French cuisine, yes, but that’s only part of the story; Midtown’s Le Sel eschews the traditional heavy sauces of French fare in favour of lighter, ultra-fresh options, including a seafood raw bar.
Chef-impresario Sarah Gavigan’s Little Octopus has an internationally inspired small-plates menu full of the unexpected. Try the cornbread with plantain, lime preserves and cheese from Chihuahu, Mexico.
A destination must-do since it opened in Germantown in 2012, Rolf and Daughters pushes pasta beyond all expectations. For something really special, try the garganelli topped with pork ragout.
The Southern is conveniently located in the SoBro (South of Broadway) district within steps of many Music City attractions including Bridgestone Arena and the Country Music Hall of Fame and Museum. Try the wood-fired baby back ribs rubbed with Nashville’s own James Bros. Barbecue Sauce. If you fall in love, you can buy a bottle to take home with you at the Southernaire Market next door. The market also sells locally made Nashville prints and a to-die-for gumbo.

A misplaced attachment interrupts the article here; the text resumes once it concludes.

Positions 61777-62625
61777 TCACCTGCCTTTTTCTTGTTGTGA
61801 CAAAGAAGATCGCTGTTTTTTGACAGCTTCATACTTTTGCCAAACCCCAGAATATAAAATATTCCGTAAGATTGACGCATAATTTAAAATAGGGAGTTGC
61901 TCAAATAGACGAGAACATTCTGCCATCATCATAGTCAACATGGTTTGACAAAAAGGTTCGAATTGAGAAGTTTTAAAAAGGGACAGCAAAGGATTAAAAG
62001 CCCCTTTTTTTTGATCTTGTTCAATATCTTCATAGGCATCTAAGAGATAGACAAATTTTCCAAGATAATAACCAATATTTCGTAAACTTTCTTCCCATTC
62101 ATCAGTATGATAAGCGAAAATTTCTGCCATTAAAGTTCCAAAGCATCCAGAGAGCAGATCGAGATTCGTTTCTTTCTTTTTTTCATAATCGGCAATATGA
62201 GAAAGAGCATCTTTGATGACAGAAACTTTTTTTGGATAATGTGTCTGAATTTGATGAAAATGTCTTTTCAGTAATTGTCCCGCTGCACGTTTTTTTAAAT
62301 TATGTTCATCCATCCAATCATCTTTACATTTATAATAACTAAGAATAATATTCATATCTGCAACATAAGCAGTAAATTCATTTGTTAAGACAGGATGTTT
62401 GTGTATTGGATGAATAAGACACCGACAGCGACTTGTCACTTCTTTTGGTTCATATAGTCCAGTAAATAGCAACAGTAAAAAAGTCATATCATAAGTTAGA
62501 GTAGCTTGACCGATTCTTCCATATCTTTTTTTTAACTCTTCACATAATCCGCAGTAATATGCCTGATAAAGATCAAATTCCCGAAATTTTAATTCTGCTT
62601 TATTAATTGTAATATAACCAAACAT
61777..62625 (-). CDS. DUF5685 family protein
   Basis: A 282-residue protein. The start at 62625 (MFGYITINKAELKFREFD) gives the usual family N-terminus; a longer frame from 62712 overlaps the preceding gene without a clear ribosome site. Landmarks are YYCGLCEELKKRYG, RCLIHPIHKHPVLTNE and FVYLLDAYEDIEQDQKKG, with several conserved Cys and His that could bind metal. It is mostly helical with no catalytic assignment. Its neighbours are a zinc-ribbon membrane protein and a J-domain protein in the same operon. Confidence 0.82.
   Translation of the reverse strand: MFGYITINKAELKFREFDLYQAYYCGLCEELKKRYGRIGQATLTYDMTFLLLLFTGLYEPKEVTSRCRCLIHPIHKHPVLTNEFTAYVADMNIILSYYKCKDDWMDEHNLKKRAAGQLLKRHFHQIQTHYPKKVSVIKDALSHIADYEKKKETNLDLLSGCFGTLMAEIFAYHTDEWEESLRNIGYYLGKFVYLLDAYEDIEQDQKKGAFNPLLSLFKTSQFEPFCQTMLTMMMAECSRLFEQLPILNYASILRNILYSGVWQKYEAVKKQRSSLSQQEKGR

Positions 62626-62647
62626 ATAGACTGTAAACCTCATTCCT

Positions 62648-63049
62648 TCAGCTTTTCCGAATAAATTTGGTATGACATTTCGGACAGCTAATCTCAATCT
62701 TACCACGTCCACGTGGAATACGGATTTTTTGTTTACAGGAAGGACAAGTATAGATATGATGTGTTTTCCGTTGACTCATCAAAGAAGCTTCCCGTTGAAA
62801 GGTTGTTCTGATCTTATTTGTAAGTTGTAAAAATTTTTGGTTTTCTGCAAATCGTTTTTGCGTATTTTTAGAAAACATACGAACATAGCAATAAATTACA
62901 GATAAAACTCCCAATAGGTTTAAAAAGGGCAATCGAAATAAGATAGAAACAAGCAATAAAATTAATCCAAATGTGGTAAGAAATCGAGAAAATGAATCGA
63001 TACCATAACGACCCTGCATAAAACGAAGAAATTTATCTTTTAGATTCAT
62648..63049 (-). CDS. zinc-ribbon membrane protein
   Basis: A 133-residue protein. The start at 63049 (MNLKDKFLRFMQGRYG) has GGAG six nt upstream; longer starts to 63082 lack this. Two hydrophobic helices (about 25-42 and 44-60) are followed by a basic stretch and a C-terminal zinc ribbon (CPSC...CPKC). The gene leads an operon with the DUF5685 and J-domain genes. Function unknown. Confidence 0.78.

Nashville Hot Chicken and Southern Barbecue
You can’t leave Nashville without trying its famous signature cuisines.
Tiny Prince’s Hot Chicken Shack is where the dish was born. Invented, so the story goes, to punish a philandering boyfriend, hot chicken even has its own festival and cooking competition (held every year over the July 4 weekend). It’s as spicy as the name suggests and quite addictive.
There’s almost always a line-up out the door at this contemporary hot chicken restaurant, but it’s always worth the wait. Heat levels here range from none plain fried chicken) to “Shut the Cluck Up.” The long list of sides includes pimento mac and cheese, black eyed pea salad and red skin potato salad.
West Tennessee whole-hog barbecue is king at Martin’s Bar-B-Que Joint, which has two locations in Nashville. In the downtown restaurant’s backyard beer garden, enjoy a barbecue baked potato with pulled pork.